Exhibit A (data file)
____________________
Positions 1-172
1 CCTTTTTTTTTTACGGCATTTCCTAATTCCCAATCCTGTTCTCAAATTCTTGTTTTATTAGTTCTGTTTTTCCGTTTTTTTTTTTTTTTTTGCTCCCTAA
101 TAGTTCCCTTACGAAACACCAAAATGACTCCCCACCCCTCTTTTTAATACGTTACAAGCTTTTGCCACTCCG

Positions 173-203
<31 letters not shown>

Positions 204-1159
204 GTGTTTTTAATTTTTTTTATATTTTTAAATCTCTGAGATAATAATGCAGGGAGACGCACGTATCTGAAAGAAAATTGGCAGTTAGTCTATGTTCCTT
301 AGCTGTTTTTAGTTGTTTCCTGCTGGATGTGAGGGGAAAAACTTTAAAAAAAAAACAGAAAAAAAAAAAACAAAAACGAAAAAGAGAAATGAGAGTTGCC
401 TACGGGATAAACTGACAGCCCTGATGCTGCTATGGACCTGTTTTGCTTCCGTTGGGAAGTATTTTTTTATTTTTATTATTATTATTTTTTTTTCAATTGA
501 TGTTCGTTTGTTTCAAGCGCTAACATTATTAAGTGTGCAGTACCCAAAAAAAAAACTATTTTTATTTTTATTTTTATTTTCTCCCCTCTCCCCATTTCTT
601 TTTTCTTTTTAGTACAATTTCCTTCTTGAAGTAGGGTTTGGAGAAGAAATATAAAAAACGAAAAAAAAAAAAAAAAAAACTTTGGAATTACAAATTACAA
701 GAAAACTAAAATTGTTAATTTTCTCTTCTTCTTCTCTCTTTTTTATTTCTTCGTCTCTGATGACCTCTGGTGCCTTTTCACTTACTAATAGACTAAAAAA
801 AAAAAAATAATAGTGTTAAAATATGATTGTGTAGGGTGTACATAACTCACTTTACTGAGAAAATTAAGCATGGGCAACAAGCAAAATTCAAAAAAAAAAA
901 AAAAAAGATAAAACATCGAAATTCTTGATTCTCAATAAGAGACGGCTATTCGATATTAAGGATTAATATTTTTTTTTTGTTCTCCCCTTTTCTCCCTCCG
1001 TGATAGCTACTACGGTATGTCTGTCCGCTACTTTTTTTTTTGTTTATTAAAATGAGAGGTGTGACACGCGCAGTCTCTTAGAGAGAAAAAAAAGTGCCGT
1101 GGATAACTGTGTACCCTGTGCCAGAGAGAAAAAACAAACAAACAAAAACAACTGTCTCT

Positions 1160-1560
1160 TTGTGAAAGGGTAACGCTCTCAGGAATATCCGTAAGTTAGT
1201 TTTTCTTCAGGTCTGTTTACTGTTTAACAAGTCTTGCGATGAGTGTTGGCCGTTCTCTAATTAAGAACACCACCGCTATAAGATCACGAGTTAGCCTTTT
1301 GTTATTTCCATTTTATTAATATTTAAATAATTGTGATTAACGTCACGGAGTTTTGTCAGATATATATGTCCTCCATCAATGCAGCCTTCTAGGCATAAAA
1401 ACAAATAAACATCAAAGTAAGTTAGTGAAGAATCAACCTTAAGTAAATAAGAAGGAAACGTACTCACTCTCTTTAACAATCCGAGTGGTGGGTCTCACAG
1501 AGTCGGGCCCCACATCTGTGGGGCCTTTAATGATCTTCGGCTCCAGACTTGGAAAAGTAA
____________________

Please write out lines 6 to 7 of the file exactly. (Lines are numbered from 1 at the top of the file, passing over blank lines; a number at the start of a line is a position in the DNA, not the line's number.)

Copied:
Positions 204-1159
204 GTGTTTTTAATTTTTTTTATATTTTTAAATCTCTGAGATAATAATGCAGGGAGACGCACGTATCTGAAAGAAAATTGGCAGTTAGTCTATGTTCCTT